"Qosmio will be offered in a 17.3" shell with either a 1600x900 screen or a 120Hz 1920x1080 screen and NVIDIA's 3D Vision 2 glasses."

    Obviously the display will refresh at 120Hz, but will it connect at 120Hz? In other words, can I use VSYNC @ 120Hz or is it just another 120Hz panel that doubles 60Hz input?
    Reply
  • JarredWalton - Wednesday, April 11, 2012 - link

    To my knowledge, nearly all of the PC 120Hz displays are true 120Hz displays. For laptops, they use what amounts to dual-link DVI connections for the LCD. Now if you're talking about hooking up to a 120Hz HDTV, that's where you don't actually get a 120Hz signal, particularly with some variants of HDMI. Reply
  • nathanddrews - Wednesday, April 11, 2012 - link

    OK, I know external 120Hz monitors are typically the "real deal" but I don't know much about laptop displays. Thanks for clarifying. Reply
  • yannigr - Wednesday, April 11, 2012 - link

    $500 again? They will never learn.....
    Toshiba keep your tablets. I am going for sub $300 tablets. If I am going to give $500 for a tablet I will go and buy an Apple.
    Reply
  • aranyagag - Wednesday, April 11, 2012 - link

    that was exactly the thought that entered my mind -- for near 500$ why would anyone take the lackluster screen of Toshiba vs the retina display if apple. fanboys aside Reply
  • Impulses - Wednesday, April 11, 2012 - link

    But regardless of whether it's true or not, they HAVE to be priced lower if Google wants any significant tablet market share. Toshiba's designs still look like also-ran to me, at least ASUS is doing some innovative stuff with the 1080p panel on the revised Prime (and the original will have beat Toshiba to market by several months), they're also going sub $300 (possibly $200 if the Nexus rumors are true) with their 7" model... Which is probably the smartest thing Google can encourage.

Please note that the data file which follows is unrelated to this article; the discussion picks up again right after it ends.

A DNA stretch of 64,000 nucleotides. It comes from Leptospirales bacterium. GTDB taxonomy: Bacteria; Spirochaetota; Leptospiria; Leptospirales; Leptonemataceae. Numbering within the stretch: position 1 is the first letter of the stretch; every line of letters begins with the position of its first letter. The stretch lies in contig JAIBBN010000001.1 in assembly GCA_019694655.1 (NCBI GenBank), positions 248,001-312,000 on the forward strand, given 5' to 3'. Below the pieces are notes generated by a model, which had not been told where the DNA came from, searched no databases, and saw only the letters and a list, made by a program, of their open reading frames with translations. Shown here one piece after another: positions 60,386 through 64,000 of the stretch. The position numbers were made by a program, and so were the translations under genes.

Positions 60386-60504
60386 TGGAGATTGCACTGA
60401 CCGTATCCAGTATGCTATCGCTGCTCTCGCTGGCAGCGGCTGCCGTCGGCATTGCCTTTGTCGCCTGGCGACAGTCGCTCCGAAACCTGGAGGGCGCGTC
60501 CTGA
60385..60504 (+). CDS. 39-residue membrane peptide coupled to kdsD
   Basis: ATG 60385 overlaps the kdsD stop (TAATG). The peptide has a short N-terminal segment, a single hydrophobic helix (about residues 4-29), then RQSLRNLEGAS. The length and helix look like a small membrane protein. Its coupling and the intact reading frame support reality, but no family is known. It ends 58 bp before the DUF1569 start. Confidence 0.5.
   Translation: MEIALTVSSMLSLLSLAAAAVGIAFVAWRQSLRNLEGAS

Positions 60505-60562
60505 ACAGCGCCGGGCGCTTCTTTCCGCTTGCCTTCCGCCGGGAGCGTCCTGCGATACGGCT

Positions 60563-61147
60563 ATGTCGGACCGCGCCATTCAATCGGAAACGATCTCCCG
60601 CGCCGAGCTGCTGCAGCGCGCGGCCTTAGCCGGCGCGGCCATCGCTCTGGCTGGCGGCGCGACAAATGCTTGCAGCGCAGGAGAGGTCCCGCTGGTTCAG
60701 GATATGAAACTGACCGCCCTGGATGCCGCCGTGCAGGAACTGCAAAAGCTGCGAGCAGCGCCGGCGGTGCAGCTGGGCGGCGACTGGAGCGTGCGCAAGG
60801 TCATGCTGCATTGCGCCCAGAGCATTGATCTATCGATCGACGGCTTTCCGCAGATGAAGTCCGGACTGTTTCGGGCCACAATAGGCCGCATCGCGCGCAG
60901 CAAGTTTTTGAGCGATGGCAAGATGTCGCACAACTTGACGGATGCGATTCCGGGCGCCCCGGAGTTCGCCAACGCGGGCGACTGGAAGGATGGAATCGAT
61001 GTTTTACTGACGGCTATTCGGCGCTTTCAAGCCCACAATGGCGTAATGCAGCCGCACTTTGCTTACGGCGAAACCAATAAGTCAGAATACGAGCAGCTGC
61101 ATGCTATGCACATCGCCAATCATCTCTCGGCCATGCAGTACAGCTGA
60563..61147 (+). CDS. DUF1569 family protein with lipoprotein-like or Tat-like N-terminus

Frankly I don't see how a 7" tablet can possibly cost half as much as a 10", I think they're just cutting their losses and hoping volume > profit margin (see: Kindle Fire); but it's not a terrible strategy to attack Apple on the low end with smaller cheaper models while still maintaining more profitable/premium 10" models.
    Reply
  • Impulses - Wednesday, April 11, 2012 - link

    Mini SD? Wasn't that deprecated? Did you mean micro? Reply
  • Visual - Tuesday, April 17, 2012 - link

    What is wrong with these people...
    As if the Ivy Bridge delays weren't enough already... they add yet more delay for no good reason? Are they waiting for Windows 8? That would be stupid even for tablets, but for normal laptops it is absolutely no sense.

    If there was any kind of real competition, these extra months of delay would mean absolute death for their brand... but I feel like instead of competing, all the manufacturers are conspiring and just agreeing to milk us with old tech as long as possible, delaying everything newer as long as possible.
    Reply